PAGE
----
Associate Professor of Art Michael Hough Exhibits “Sabbatical Works 3”

Sculptures Showcased in The Beverly Perdue Art Gallery Through Sept. 22

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  • Associate Professor of Art, Michael Hough, explains to the attendees of “Houghs’ Sabbatical Works 3,” how he spent six weeks driving around the country gathering inspiration from others’ artwork for these pieces.

  • Up close of “Mask: Dalya.” These masks were inspired by Hough seeing faces while messing with metal. The noses of masks “dalya” and “leslie” are made from leftover railroad pieces.

  • Most pieces were finished with a clear coat to keep the original metal color. “Circle Composition: Traction” (middle), “Snippit” (Far Left), “Figure” (Far Right.)

  • Hough stated that most of the bigger pieces in the show took about two weeks to finish while the smaller works took only about two days minimum, adding that he also has trouble knowing when to stop adding parts to his work. “Circle composition: Traction” (Far Right), “Snippit” (Middle), “Implied Function #2” (Far Left.)”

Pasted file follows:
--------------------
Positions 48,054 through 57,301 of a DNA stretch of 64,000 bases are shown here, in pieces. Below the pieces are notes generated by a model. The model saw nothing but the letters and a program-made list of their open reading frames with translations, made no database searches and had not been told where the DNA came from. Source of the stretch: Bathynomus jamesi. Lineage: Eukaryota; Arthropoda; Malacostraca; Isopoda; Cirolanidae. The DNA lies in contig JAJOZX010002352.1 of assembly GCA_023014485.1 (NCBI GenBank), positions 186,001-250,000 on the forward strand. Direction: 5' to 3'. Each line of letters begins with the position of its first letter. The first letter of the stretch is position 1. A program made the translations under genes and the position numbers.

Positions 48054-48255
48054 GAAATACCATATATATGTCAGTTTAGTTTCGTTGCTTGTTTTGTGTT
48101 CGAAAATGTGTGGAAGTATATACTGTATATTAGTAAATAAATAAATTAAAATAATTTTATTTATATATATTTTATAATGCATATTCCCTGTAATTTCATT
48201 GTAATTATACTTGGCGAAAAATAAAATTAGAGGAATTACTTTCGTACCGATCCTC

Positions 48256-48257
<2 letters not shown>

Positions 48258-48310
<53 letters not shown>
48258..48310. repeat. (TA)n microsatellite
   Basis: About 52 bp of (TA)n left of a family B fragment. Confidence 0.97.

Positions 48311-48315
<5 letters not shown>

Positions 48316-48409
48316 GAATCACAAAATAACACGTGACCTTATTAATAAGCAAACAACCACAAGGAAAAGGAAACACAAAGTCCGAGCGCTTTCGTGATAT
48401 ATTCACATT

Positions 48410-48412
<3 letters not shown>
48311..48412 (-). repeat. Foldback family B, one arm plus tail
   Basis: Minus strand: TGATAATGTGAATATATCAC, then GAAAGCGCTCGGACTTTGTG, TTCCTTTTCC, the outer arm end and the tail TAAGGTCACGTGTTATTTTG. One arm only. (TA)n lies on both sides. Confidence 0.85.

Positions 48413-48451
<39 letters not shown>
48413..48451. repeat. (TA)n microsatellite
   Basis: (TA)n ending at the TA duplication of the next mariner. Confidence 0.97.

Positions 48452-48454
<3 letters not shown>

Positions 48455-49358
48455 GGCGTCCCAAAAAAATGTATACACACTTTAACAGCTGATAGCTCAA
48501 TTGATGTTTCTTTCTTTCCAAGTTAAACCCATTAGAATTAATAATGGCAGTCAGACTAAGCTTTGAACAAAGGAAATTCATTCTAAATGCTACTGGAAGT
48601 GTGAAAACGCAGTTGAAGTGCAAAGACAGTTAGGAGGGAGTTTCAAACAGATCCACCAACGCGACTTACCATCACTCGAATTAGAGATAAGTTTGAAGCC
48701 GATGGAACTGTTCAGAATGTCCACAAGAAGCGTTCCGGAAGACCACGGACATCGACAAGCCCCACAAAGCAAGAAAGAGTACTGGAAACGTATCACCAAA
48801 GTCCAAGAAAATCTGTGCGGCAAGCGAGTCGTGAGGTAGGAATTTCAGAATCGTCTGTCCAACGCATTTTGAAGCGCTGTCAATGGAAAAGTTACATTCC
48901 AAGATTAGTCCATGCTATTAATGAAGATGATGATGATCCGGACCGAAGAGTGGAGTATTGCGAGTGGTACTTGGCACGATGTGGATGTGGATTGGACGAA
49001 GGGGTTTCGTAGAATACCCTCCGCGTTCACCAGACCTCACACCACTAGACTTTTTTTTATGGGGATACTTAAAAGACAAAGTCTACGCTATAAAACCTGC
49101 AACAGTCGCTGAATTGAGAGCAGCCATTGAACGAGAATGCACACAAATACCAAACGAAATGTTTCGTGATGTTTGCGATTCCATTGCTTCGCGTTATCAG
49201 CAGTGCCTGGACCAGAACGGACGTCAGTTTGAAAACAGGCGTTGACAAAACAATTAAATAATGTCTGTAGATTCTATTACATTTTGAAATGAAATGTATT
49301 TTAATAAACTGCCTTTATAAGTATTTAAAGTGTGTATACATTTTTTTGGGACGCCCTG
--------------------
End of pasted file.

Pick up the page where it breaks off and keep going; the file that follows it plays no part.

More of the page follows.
• “On The Rim.” Hough said these sabbatical works were heavily inspired by Dr. Evermore’s sculpture park “Forevertron,” located in Wisconsin. During his six week trip, Hough was very intrigued by the “weird machines” on display.

  • Cai Johnstone-Yellin standing next to their favorite piece in the show, “Walking.” Johnstone-Yellin loves the intricate details and putting all the pieces together. “Metal working is like a puzzle with no wrong answer,” said Johnstone-Yellin.

  • When asked to give a quote to sum up his sabbatical, Hough stated “the art of play.” Also mentioning “this shows how much creativity is flowing while I’m working.” Close up of sabbatical work, “Circle Composition: Traction.”

  • Hough stated that “Mask: Emily” was named after his niece-in-law. The four masks featured in the show; Dalya (Far Right), Emily (Top), Leslie (Bottom), William (Far Left), are all named after people Hough knows. Made by welded steel assemblage.

  • Hough used brackets and parts from vehicles and liked how some looked like human body parts. He limited himself to those materials and used everything as found. “Circle Composition: Arced” (Front), “Never Ending Column” (Positioned middle), “Circle Composition: Loopy” (Far left.)

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Johmae Miller, Staff Writer